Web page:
Rutgers School of Public Health dean, Dr. Perry N. Halkitis, along with colleagues, examines the relationship between socioeconomic status (SES) and depression, while taking into account factors associated with resilience and/or risk for poor mental health in gay, bisexual, and other young men who have sex with men (YMSM).
SES is a fundamental cause of poor health, but has been understudied for gay, bisexual, and other YMSM. Surprisingly, few studies have examined the relations between poverty and depression in a population that is significantly marginalized and exceptionally susceptible to poor health.
Dean Halkitis along with colleagues at the Center for Health, Identity, Behavior, and Prevention Studies, which he directs, set out to determine the reliability and validity of an eighteen-item Family Resource Scale (FRS) as a measure of SES among YMSM to examine the relationship between SES and depression, while taking into account factors associated with resilience and risk for poor mental health. Reliability of the FRS was determined with Cronbach’s alpha. Validity was assessed with factor analysis and bivariable comparisons with other SES measures.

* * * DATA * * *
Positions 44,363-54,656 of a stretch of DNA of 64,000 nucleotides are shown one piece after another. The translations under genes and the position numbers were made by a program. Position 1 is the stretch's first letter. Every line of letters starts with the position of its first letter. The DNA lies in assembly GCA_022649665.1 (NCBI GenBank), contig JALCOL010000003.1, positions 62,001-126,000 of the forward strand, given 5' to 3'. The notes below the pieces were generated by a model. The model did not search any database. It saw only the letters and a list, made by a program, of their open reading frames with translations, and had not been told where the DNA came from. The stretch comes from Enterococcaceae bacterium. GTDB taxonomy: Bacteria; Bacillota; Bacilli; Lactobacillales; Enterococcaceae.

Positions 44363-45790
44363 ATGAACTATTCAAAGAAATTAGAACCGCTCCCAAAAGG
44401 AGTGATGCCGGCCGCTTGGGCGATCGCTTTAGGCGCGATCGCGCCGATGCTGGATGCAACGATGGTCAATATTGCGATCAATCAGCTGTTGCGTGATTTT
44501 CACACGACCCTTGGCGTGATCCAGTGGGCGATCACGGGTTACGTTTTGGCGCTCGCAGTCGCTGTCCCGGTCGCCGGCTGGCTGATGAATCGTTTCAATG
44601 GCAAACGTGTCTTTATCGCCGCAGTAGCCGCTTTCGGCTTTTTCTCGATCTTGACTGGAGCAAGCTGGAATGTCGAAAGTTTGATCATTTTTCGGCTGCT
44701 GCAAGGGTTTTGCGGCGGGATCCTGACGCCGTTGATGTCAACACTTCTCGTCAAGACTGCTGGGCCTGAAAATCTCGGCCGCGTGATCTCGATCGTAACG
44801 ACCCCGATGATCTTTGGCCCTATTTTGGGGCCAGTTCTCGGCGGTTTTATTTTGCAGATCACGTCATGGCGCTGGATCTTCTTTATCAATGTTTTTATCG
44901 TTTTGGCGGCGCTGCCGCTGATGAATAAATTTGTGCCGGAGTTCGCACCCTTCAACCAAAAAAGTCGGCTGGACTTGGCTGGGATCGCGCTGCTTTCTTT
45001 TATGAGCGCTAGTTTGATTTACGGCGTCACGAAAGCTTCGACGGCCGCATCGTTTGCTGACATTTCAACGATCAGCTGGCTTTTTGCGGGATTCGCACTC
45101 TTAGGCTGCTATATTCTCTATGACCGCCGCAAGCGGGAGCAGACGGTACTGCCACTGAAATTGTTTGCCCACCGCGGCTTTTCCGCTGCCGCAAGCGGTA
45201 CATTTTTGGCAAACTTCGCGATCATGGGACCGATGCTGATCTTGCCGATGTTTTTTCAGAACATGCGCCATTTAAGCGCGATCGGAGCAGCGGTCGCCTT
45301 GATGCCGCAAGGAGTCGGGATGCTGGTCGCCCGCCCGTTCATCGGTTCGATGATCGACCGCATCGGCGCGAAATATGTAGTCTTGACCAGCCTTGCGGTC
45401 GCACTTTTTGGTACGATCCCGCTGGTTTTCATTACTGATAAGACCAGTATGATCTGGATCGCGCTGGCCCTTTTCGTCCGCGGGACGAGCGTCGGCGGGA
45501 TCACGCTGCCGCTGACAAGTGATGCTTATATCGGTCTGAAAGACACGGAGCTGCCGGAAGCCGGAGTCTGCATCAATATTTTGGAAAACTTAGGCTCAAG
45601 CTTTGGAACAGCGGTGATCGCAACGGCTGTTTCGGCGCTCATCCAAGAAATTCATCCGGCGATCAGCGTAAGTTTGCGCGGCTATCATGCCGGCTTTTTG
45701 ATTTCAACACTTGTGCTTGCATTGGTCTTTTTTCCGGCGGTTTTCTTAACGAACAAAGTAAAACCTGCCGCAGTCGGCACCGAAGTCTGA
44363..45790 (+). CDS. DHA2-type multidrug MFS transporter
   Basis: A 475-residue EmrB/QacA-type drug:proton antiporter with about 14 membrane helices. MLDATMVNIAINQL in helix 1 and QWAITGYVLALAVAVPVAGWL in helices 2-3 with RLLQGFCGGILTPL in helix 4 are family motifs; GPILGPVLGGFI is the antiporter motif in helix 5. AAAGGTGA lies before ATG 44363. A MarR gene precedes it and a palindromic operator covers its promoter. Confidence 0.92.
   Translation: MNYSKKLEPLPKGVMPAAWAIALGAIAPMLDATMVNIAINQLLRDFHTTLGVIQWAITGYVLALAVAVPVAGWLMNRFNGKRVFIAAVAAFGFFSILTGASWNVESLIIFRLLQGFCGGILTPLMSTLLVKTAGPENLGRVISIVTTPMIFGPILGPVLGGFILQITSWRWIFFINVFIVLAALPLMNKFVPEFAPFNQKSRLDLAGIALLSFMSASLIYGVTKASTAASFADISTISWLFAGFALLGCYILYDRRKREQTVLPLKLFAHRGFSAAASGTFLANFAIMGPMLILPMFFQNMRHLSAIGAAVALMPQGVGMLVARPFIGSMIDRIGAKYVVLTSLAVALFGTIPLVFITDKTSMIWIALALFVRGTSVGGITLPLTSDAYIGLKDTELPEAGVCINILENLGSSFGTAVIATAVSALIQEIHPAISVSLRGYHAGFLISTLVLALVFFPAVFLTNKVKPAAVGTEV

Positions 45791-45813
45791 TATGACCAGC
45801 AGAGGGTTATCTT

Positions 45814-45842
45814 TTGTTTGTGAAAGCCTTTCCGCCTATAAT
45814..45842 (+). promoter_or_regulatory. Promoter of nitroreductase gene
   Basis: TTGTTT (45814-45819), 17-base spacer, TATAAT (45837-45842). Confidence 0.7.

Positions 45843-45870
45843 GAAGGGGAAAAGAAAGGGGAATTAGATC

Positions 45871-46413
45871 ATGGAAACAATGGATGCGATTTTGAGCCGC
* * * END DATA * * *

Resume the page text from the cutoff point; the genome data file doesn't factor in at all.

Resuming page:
The researchers found that their diverse sample of YMSM in New York City reported substantial financial hardship and those who were more gay-identified had fewer material resources. Fewer material resources and internalized homophobia were both associated with higher odds of depression.
“The modified FRS has been validated among YMSM as a good non-income based measure of SES,” comments Dean Halkitis. “These results suggest that SES may be a fundamental cause of health among gay, bisexual, and other YMSM, and provide evidence for the detrimental effects that social conditions, both in terms of finances and discrimination, play in shaping the health of gay men.”
The results of this study further support the need for broad structural interventions to ameliorate the various health disparities and problems faced by sexual and gender minority individuals.
This study was conducted as part of the NIH-funded P18 Cohort, which is a body of research focusing on the development of health patterns in sexual and gender minority individuals.
“Reliability and validity of a material resources scale and its association with depression among young men who have sex with men: The P18 cohort study” was published in the American Journal of Men’s Health.